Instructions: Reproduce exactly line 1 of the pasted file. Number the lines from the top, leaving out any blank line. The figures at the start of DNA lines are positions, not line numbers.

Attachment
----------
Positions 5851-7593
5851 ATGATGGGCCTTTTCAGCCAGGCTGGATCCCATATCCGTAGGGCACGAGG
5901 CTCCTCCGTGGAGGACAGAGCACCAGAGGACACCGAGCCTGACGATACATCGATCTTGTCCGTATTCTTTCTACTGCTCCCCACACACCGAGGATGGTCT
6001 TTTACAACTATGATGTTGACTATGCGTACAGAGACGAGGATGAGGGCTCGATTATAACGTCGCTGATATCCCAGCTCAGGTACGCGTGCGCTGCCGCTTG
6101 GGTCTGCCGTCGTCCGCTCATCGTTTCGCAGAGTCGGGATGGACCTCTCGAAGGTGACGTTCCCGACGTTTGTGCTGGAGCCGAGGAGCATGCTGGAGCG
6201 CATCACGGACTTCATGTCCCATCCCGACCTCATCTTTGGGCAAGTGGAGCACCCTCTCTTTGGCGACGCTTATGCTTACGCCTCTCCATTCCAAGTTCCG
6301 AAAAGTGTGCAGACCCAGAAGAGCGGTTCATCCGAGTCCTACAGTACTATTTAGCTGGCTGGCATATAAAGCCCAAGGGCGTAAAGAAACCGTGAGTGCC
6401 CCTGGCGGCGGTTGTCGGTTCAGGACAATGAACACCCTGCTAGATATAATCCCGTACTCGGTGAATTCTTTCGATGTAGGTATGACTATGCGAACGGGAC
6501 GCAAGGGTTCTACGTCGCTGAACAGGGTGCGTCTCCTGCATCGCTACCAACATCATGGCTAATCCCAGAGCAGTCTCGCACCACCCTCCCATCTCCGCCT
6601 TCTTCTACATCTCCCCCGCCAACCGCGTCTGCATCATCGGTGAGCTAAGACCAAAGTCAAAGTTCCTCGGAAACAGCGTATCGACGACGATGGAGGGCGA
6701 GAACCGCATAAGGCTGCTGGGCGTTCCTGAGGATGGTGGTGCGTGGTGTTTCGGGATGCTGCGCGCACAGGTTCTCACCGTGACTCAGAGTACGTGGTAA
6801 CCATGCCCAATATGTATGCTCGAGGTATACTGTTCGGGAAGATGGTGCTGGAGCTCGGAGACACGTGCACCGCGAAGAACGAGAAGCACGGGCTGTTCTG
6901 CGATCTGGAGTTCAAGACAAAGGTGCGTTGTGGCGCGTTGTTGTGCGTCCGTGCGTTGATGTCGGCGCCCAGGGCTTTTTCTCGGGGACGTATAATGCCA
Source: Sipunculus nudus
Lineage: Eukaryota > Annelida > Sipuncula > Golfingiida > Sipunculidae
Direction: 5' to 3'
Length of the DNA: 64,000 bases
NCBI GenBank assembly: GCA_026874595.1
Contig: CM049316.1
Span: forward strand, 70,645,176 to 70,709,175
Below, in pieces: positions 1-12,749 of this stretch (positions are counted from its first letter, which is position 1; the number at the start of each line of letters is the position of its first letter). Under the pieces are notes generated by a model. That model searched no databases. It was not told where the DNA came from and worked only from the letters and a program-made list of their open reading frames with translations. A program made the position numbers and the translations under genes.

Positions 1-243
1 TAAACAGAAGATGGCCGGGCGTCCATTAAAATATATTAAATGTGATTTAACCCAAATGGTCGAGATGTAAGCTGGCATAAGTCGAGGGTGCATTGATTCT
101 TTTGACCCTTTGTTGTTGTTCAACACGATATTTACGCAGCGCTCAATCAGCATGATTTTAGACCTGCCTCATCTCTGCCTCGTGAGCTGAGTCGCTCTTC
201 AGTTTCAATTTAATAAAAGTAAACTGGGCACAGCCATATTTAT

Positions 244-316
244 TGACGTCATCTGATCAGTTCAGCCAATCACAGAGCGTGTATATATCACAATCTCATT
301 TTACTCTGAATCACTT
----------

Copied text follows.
Positions 5851-7593